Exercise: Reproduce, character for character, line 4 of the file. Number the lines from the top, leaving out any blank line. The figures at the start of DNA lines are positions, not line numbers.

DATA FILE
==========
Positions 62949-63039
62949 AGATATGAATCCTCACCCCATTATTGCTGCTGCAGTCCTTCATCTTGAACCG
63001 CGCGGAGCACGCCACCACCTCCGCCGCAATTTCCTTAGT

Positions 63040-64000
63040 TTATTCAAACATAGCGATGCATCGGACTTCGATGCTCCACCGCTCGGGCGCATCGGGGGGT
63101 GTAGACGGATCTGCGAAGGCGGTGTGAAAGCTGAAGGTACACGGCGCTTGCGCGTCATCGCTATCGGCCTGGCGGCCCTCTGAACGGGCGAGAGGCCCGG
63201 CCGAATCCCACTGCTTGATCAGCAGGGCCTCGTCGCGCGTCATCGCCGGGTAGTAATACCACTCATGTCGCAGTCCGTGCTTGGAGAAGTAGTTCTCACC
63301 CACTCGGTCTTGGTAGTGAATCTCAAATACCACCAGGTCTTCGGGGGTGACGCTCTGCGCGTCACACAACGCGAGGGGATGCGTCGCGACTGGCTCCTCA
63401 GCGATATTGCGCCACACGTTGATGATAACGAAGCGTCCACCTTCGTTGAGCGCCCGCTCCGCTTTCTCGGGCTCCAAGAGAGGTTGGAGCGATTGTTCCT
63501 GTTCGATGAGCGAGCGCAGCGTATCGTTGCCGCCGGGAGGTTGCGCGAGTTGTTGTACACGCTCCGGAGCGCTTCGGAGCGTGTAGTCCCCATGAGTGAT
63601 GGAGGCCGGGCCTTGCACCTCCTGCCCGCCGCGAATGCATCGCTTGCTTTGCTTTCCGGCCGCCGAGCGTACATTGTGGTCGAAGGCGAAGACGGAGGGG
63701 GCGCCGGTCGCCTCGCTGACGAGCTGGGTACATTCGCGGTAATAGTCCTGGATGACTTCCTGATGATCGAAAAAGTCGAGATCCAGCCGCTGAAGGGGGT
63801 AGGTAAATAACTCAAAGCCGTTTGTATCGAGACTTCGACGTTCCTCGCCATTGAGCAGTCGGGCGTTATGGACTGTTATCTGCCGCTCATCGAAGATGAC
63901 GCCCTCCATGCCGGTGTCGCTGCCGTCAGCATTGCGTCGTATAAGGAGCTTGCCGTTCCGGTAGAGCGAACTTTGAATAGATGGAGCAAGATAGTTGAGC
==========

Positions 63040-64000